Wyatt Mason is a contributing writer for The New York Times Magazine and a Writer in Residence at Bard, where he is a Senior Fellow of the Hannah Arendt Center. 

(July 2018)

Pankaj Mishra lives in London and India. His books include From the Ruins of Empire: The Revolt Against the West and the Remaking of Asia and Age of Anger: A History of the Present. (July 2019)

H. Allen Orr is University Professor and Shirley Cox Kearns Professor of Biology at the University of Rochester. He is the author, with Jerry A. Coyne, of Speciation.
 (June 2016)

Geoffrey O’Brien’s books include The Phantom Empire and Sonata for Jukebox. His Where Did Poetry Come From? will be ­published in the spring.
 
(February 2020)

Jonathan Raban’s books include Surveillance, My Holy War, Arabia, Old Glory, Hunting Mister Heartbreak, Bad Land, Passage to Juneau, and Waxwings. His most recent book is Driving Home: An American Journey, published in 2011. He is the recipient of the National Book Critics Circle Award, the Heinemann Award of the Royal Society of Literature, the PEN/West Creative Nonfiction Award, the Pacific Northwest Booksellers’ Award, and the Governor’s Award of the State of Washington. He is a frequent contributor to The New York Review of Books, The Guardian, and The Independent. He lives in Seattle.

James Salter, who died on June 19, was a novelist and short-story writer whose books included A Sport and a Pastime, Light Years, Dusk and Other ­Stories, and, most recently, All That Is
. (August 2015)

Willibald Sauerländer is a former Director of the Central Institute for Art History in Munich. His latest book is Manet Paints Monet: A Summer in Argenteuil. (May 2016)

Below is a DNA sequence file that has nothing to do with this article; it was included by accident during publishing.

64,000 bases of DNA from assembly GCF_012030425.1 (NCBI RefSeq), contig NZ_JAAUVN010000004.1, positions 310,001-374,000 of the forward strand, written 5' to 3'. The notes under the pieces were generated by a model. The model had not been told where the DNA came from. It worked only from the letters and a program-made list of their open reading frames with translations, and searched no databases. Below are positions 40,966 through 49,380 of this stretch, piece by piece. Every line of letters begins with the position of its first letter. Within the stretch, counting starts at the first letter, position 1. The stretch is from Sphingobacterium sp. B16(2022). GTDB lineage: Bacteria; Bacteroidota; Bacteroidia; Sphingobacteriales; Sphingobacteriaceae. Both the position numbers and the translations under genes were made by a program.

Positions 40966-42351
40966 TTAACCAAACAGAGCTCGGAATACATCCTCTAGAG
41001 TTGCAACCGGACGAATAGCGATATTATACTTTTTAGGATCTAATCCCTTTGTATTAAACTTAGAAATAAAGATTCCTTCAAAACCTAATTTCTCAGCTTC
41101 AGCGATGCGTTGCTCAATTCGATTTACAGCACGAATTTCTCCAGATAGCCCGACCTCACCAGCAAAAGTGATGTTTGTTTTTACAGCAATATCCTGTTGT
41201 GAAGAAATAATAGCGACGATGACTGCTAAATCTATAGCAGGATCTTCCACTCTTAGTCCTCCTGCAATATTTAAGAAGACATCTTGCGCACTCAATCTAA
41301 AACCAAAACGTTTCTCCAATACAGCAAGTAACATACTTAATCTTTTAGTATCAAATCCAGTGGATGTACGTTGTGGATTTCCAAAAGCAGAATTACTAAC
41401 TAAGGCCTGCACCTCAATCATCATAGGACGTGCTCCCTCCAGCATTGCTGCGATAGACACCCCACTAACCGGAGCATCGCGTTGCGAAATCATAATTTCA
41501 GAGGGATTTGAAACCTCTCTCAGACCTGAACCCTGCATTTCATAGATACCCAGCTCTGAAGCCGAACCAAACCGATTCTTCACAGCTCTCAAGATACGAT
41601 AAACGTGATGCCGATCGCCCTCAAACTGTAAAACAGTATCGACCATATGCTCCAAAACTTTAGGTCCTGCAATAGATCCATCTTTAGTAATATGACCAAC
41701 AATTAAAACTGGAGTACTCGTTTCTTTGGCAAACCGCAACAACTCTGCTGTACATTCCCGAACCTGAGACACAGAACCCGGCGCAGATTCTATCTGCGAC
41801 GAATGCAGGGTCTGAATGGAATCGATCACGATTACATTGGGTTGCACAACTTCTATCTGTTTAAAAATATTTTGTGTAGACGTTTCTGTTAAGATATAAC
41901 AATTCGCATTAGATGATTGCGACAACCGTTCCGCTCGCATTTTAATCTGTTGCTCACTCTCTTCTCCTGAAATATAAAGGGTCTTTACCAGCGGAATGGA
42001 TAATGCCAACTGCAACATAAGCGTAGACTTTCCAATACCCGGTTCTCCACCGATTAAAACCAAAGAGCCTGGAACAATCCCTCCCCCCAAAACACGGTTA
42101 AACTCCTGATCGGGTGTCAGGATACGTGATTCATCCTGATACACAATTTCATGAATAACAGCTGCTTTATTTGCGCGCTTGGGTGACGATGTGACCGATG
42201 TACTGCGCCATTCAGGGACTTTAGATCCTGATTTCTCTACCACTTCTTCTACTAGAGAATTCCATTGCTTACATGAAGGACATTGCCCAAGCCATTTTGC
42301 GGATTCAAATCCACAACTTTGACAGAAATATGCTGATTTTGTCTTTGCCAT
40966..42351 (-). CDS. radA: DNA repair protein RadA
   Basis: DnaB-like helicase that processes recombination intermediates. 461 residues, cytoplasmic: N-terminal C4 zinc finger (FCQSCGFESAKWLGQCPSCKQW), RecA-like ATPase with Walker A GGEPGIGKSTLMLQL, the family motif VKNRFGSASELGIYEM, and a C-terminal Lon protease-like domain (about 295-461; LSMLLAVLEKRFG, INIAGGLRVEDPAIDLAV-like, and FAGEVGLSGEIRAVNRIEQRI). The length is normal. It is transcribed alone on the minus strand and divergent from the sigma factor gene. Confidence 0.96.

Michael Scammell is the author of biographies of Aleksandr Solzhenitsyn and Arthur Koestler, and has translated many books from Russian. He is now working on a memoir. (April 2016)

Sanford Schwartz is the author of Christen Købke and William Nicholson, and some of his reviews have been collected in The Art Presence and Artists & Writers. (May 2020)

Tom Segev is a columnist for Ha’aretz and author of three works on the history of Israel: 1949:The First Israelis, The Seventh Million: The Israelis and the Holocaust, and One Palestine, Complete: Jews and Arabs Under the British Mandate. He lives in Jerusalem.
 (January 2010)

Rory Stewart has been the UK Secretary of State for International Development, Minister of State for Prisons, and Minister 
of State for Africa. He is now the independent candidate for mayor of London.
 (February 2020)

David Thomson has been a frequent contributor to Sight & Sound, Film Comment, The Guardian, and The Independent. His next book, Sleeping with Strangers: How the Movies Shaped Desire, will be published in February.
 (December 2018)

Colm Tóibín is the Irene and Sidney B. Silverman Professor of the Humanities at Columbia. His tenth novel, The Magician, will be published next year. (August 2020)

Jenny Uglow is the author of The Lunar Men: Five Friends Whose ­Curiosity Changed the World. (December 2019)